And if that wasn’t enough, Musk plans on introducing a super sports car in 2020, which will be, in Musk’s words, “… the fastest production car ever made - period.” And, Musk being Musk, he just had to add, “The point of doing this is to give a hard-core smackdown to gasoline cars.” I’m not even going to bother regurgitating the details of this car because they’re completely irrelevant.

The net-net of this charade? The truck is a pipe dream, and frankly, other vehicle manufacturers will probably beat Musk to market with electrified trucks of their own. As for the sports car? Few people believe it will ever see the light of day, qualifying as even more of a pipe dream than the truck. At least the truck has a believable premise. The sports car is just more unmitigated bullshit and unbridled swingin’ dick-ism from America’s Master of Deception.

Despite Elon’s latest show, the facts are these: Tesla is a failed enterprise by every conceivable measure. And building a few high-priced machines for The Enlightened Elite does not constitute anything more than a boutique car company with nowhere to go but down. The Model 3 was supposed to fix all of that, but that is just not gonna happen, by any stretch of the imagination. Not even close, in fact.

As I said last week, I predict that Musk, after being horribly embarrassed by the total failure of the Model 3, will finally grow tired of the whole auto thing and wind down Tesla, selling off its technology to whoever will give him the most cash money for it, so he can then focus on his real love – firing off rockets and colonizing Mars.  

Then we’ll all finally have something to be thankful for.

And that’s the High-Octane Truth for this week.


A BRAVE NEW BRAND WORLD.
by Editor
13 Nov 2017 at 5:02pm

By Peter M. DeLorenzo

Detroit. As the articles about the brave new transportation world just around the corner multiply, carefully nuanced discussion about the realities of what’s coming has given way to borderline hysteria. And now, as the snowball of commentaries turns into an avalanche, we’re being inundated with perspectives that cover the gamut from legitimate futurists to self-promoting hacks yearning for validity. As I said last week, I think it’s time to step back and take a deep breath.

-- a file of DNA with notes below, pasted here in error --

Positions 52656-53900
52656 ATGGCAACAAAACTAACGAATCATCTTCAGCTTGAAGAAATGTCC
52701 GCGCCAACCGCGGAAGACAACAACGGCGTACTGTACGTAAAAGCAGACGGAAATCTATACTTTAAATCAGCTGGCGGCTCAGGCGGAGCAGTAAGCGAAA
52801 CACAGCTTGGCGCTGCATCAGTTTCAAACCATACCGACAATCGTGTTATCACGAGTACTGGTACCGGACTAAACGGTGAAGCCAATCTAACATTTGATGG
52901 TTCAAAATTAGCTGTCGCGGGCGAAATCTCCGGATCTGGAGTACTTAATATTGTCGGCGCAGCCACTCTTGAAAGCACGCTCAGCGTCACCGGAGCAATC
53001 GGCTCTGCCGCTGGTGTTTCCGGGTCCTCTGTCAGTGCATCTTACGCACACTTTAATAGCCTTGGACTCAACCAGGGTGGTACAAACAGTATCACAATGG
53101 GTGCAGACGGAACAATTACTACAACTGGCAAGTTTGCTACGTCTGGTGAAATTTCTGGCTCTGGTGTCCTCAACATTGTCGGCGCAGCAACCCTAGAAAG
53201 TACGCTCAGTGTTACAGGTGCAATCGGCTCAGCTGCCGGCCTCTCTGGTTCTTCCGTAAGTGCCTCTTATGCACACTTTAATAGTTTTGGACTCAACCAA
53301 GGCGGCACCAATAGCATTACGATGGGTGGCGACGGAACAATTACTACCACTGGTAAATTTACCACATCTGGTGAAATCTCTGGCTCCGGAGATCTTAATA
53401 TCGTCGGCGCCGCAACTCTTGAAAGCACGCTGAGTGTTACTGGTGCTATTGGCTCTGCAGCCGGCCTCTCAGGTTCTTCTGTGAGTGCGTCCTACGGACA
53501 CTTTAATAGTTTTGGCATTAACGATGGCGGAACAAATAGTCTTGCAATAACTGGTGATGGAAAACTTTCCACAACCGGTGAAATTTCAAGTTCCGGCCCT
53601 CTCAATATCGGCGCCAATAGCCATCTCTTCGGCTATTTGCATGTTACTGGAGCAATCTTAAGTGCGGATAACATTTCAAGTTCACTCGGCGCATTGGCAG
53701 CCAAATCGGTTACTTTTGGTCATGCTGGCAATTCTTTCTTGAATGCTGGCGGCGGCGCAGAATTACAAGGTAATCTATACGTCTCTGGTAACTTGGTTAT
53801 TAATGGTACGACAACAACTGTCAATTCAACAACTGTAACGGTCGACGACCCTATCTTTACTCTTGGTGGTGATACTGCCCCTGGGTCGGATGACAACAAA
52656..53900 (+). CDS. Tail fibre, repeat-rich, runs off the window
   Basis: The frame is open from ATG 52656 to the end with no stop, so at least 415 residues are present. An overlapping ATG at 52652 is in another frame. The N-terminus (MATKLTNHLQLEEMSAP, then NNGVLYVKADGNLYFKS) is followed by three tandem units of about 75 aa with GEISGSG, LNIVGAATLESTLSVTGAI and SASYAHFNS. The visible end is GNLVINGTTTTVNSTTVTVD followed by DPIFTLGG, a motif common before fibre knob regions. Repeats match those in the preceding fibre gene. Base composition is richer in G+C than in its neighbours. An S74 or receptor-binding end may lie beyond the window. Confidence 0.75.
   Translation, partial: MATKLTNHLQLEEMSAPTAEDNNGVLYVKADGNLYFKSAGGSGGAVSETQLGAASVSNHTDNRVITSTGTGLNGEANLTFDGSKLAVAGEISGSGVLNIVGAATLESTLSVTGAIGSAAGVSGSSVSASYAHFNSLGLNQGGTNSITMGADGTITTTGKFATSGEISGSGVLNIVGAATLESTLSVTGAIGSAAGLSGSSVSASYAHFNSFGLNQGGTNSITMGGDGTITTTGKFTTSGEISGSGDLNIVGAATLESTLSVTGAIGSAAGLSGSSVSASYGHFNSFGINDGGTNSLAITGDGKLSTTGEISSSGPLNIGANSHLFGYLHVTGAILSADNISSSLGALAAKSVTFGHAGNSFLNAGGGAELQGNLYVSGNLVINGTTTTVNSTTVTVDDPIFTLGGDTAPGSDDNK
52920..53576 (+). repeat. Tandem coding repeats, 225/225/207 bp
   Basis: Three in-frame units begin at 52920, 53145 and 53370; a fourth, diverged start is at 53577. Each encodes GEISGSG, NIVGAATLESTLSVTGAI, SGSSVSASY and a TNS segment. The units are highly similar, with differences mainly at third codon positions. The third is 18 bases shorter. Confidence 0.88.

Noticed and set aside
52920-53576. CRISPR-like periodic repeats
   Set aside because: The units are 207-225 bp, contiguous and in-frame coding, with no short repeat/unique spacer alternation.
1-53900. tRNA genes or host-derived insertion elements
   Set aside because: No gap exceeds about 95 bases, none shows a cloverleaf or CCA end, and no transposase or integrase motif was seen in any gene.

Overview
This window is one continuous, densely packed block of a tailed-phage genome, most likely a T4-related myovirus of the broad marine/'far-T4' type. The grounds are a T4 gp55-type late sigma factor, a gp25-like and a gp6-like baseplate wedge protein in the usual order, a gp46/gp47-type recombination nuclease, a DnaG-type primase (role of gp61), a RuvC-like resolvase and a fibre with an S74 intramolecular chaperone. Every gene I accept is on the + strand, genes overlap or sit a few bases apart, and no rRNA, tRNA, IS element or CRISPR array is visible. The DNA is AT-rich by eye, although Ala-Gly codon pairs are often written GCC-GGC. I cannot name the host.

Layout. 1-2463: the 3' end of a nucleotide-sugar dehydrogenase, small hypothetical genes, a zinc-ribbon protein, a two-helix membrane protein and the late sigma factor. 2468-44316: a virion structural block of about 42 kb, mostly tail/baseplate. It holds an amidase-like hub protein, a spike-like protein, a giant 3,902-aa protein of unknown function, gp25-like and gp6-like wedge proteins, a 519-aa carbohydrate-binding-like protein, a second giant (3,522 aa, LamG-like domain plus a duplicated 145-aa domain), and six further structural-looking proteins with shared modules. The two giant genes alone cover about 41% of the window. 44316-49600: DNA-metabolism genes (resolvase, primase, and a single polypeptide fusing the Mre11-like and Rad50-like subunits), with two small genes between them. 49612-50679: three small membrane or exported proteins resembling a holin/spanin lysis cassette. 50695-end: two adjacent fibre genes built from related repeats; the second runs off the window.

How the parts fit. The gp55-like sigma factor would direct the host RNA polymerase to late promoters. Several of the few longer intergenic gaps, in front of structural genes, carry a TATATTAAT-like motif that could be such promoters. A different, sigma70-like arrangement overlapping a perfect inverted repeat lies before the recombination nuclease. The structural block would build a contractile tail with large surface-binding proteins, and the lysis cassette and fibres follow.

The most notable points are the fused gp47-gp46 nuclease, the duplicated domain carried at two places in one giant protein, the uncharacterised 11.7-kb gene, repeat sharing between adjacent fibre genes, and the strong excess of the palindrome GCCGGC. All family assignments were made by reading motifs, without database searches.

But at the same time, to suggest that everything will be the same is to wallow in a level of delusion that is simply hard to fathom, because the changes - though slower than the aggressive, “Ding-dong the automobile is dead!” zealots would like everyone to believe - are coming and they will indeed be dramatic, altering everyday life as we know it. 

And when the automotive world is inexorably altered, the brands that we’ve come to know and believe in with varying degrees of certainty will be severely altered, too, if not disappear outright. And to be honest, at this point, would you miss some of them?

So, let’s take a trip on the road to The Future, and see how your favorite brand – and brands that aren’t even a force yet – fare. 

Acura. Once upon a time this brand allegedly represented Honda’s best thinking, although it rarely lived up to that lofty goal. It turns out that the current NSX would be the last highpoint for the brand, as once Honda merges with General Motors in 2022, Acura will cease to exist. The only thing that will survive from Acura is the “calipers” emblem, which will now grace the front of Honda’s fuel cell and autonomous vehicles.

Apple. Arrogance intact – no big surprise – Apple enters the autonomous ride sharing market with its “Air” automotive brand. The big selling point, according to Apple, is the ghostly, almost translucent bodywork on its vehicles, which allows people to see how hip the owners are.

Alfa Romeo. Before the St. Valentine’s massacre in 2019, when the Hyundai conglomerate buys FCA, lock, stock and espresso machines, Marchionne & Co. will spin off Alfa Romeo in the hopes that it will become a gold mine. Instead, it returns to being even more of a niche of a niche Italian brand than it is now, eventually fading from the American landscape by 2025.

Aston Martin. The British automaker continues to wave its luxury flag high, offering ICE-powered cars for the foreseeable future, while slowly but surely getting its electric/autonomous game face on. After expanding into all forms of luxury, from boats to private jets, Aston will be a survivor.